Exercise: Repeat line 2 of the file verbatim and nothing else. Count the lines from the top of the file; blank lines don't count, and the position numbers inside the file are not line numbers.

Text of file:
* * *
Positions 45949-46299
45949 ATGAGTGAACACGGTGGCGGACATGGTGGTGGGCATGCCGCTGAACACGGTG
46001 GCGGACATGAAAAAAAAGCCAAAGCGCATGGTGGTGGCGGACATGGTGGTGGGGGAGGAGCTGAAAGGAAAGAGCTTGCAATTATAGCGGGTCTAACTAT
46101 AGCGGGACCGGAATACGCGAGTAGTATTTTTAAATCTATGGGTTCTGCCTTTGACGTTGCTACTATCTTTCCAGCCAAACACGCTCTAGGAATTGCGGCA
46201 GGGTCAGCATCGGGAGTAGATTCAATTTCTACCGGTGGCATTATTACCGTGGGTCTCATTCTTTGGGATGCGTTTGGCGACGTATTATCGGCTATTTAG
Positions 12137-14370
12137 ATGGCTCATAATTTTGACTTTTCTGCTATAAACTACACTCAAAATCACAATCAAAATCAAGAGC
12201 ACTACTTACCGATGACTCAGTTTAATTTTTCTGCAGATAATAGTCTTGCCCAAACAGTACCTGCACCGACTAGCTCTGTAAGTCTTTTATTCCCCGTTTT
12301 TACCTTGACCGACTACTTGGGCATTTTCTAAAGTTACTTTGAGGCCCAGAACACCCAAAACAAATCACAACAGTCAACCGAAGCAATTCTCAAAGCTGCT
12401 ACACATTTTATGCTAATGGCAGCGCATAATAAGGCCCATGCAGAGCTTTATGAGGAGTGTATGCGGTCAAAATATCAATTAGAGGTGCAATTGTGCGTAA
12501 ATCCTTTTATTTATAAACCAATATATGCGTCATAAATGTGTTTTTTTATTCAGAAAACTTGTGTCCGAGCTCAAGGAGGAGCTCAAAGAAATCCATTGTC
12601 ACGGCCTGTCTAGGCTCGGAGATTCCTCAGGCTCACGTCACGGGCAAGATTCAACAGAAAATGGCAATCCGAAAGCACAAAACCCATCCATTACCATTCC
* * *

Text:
45949 ATGAGTGAACACGGTGGCGGACATGGTGGTGGGCATGCCGCTGAACACGGTG